Addressing Capital Flight from Africa is a Global Task

Africa loses significantly more cash to capital flight than it obtains from development aid, external borrowing, or foreign direct investment. In a real sense, Africa is a “net creditor” to the rest of the world.

This was one of the eye-opening facts from a recent presentation to the FACT Coalition by Professor Léonce Ndikumana, a co-editor of On the Trail of Capital Flight from Africa: The Takers and the Enablers. The book also revealed the startling fact that Africa has lost more than $2 trillion over the past five decades due to capital flight. Our work at the FACT Coalition can help stop the bleeding of illicit finance from Africa.

According to a 2021 World Bank report, the debt of low- and middle-income countries in Sub-Saharan Africa reached a record of $702 billion in 2020, the highest it has ever been. According to this World Bank report, the region owes more money in long-term ($589 billion) and short-term ($54 billion) external debts than it can afford to pay back. A continent already struggling to meet the fundamental needs of its constituents cannot afford to lose so much.

The book reaffirms the fact that capital flight is an outcome of normalized transnational public-private plundering of African resources. This flight is fueled by a global network of “enablers,” including bankers, accountants, attorneys, and African politicians, where the money ends up in offshore secrecy jurisdictions, whether in the United States, the United Arab Emirates, or elsewhere.

As Professor Ndikumana explained, capital flight from Africa is a global concern. Concrete cases from Angola, Côte d’Ivoire, and South Africa help to show why – pointing to critical natural resources with importance the world over. Angola, with vast oil and gas reserves, minerals, hydropower potential, and vast swaths of arable land, remains one of the world’s poorest countries. Corruption is widespread across the economy, and the nation remains largely reliant on the oil industry, which accounts for more than 90% of total exports and 64% of government revenue since 2017. Illicit financial flows and capital flight have drained the country of valuable resources by taking a variety of forms, including tax evasion, money laundering, and trade mis-invoicing.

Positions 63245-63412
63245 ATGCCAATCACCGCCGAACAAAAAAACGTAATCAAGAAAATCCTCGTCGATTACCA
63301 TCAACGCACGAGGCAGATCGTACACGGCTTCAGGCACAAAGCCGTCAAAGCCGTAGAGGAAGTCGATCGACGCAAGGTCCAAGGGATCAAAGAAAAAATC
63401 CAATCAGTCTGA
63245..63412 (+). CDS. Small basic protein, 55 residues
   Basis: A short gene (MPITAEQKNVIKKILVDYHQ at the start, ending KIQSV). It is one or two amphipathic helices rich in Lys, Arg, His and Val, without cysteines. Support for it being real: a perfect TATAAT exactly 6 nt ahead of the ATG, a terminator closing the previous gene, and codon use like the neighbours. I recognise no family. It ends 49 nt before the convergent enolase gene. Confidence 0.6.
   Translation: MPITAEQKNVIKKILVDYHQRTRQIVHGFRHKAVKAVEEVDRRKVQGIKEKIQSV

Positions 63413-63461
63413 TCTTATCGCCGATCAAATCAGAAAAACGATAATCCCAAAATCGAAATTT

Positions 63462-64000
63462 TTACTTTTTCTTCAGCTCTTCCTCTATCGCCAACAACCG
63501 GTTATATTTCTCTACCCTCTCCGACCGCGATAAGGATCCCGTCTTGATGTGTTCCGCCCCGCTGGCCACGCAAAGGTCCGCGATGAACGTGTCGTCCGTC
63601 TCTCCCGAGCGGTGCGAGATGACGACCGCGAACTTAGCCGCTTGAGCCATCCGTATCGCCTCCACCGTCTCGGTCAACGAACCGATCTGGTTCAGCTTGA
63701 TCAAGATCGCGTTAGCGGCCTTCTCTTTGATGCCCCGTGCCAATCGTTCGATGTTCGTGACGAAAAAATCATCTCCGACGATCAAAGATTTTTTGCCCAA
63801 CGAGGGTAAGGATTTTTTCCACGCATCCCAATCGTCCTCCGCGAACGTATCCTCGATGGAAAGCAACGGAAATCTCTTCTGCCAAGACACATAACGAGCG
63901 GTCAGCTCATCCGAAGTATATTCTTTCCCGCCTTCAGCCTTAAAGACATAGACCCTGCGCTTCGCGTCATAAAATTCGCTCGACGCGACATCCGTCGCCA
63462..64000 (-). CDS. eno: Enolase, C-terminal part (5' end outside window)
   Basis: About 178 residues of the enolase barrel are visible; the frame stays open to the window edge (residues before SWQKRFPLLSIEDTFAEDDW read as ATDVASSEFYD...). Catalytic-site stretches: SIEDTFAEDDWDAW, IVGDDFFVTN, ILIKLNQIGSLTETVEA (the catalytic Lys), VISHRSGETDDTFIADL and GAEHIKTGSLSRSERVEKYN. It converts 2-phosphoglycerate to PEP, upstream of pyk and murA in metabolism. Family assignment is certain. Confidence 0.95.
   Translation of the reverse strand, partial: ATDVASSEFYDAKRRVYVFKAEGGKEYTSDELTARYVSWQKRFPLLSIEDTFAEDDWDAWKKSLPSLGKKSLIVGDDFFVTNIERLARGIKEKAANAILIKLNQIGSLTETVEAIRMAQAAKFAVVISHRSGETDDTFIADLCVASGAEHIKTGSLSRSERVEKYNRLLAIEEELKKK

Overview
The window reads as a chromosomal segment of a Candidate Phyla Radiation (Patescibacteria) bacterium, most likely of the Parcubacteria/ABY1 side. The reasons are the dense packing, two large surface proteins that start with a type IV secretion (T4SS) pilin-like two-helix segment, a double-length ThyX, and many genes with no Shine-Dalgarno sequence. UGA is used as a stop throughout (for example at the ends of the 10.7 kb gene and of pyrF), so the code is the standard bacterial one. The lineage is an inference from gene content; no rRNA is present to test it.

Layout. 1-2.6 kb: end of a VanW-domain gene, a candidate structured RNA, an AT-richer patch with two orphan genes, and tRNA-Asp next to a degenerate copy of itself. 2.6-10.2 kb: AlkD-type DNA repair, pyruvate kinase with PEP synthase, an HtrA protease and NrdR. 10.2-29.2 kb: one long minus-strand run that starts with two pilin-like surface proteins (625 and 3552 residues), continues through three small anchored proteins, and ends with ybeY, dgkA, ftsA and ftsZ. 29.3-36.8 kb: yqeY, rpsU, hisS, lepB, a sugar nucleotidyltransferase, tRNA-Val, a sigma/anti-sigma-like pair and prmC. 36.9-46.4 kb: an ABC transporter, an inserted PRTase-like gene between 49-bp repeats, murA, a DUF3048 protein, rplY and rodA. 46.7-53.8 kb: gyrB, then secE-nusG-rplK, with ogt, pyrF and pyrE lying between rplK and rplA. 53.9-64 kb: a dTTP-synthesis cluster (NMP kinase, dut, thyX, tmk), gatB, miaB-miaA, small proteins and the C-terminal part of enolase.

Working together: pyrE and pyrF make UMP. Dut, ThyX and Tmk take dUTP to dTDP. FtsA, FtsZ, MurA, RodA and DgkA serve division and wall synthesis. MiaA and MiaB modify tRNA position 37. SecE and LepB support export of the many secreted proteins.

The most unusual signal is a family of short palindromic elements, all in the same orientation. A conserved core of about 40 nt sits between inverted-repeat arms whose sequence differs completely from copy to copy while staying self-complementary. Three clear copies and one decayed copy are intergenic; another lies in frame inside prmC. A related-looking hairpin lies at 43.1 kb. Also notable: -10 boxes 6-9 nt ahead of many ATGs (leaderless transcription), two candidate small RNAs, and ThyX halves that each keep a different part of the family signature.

Stopping illicit financial flows requires global coordination and action. Every dollar that leaves the continent makes it more difficult to invest in areas like agriculture, food security, health and education services, and infrastructure. According to the book, ‘‘the nexus between plunder and capital flight is not purely an internal problem of African countries, nor is it purely an international relationship where an imperial power preys on faraway lands as in earlier centuries – rather, it is a transnational phenomenon that spans national boundaries, operated by a network of individuals and institutions bound together by mutual gain regardless of nationality.’’

While Ndikumana and his co-authors are right to raise the alarm, this isn’t a new issue. A decade ago, the African Union and the UN Economic Commission for Africa established the “High-Level Panel on Illicit Financial Flows from Africa.” In 2015, the so-called “Mbeki report”, the final product of the panel, clearly laid out the problem and the solutions. What’s been missing is a truly concerted and global effort – grounded in African leadership but with global support – to stem the tide of capital flight.

While African countries may be in a position to combat capital flight by strengthening their respective institutions and imposing hefty punishments on the various players, a true remedy will need commitment from both governments in Africa and in destination countries to tackle the financial secrecy and the role of the enablers. Global partnerships can play a big role, including an increased commitment to cooperate on the exchange of financial information. Financial crime-fighting units in the Global North need sufficient resources, including the U.S. Financial Crimes Enforcement Network (FinCEN) to implement important new laws, such as the Corporate Transparency Act, a signature victory for the FACT Coalition. 

The Biden administration has made substantial pledges to close the loopholes that have been hampering efforts to fight kleptocracy. The forthcoming U.S. – Africa leadership summit should address capital flight from Africa as a critical issue for the future of the continent and the global community. The FACT Coalition looks forward to continuing to work with allies in Africa, including the Stop the Bleeding Campaign, Tax Justice Network – Africa, and others to make 2022 the year that the “takers and enablers” are finally reigned in.